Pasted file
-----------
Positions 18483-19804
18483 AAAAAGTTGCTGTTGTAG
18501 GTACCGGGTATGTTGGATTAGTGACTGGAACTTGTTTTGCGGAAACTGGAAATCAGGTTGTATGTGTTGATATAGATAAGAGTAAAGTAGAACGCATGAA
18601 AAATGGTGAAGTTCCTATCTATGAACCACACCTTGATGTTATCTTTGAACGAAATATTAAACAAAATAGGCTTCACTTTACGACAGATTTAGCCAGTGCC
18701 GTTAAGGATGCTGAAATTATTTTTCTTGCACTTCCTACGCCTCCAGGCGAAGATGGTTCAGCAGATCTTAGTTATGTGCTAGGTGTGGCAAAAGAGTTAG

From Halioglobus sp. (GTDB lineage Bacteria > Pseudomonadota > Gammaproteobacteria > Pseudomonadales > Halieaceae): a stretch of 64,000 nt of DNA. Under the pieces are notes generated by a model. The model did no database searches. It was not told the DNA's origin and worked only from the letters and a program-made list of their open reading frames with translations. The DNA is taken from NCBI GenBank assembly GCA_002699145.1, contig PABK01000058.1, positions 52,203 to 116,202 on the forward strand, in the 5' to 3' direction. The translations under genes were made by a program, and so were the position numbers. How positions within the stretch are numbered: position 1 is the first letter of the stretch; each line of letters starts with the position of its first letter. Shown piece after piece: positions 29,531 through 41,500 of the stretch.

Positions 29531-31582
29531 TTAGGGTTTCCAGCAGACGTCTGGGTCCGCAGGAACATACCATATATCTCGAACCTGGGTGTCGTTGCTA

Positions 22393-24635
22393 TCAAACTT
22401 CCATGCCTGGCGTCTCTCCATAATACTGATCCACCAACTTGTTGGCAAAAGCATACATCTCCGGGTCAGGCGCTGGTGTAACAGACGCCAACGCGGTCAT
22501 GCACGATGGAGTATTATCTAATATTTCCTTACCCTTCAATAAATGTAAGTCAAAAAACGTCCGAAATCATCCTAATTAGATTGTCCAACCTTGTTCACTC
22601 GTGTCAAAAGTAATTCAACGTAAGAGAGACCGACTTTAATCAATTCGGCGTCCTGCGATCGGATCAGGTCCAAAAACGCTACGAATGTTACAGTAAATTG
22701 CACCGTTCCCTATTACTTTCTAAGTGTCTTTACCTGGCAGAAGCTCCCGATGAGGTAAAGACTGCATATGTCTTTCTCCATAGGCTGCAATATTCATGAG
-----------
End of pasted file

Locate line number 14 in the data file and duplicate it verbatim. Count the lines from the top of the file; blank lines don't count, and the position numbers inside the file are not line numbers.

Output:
22701 CACCGTTCCCTATTACTTTCTAAGTGTCTTTACCTGGCAGAAGCTCCCGATGAGGTAAAGACTGCATATGTCTTTCTCCATAGGCTGCAATATTCATGAG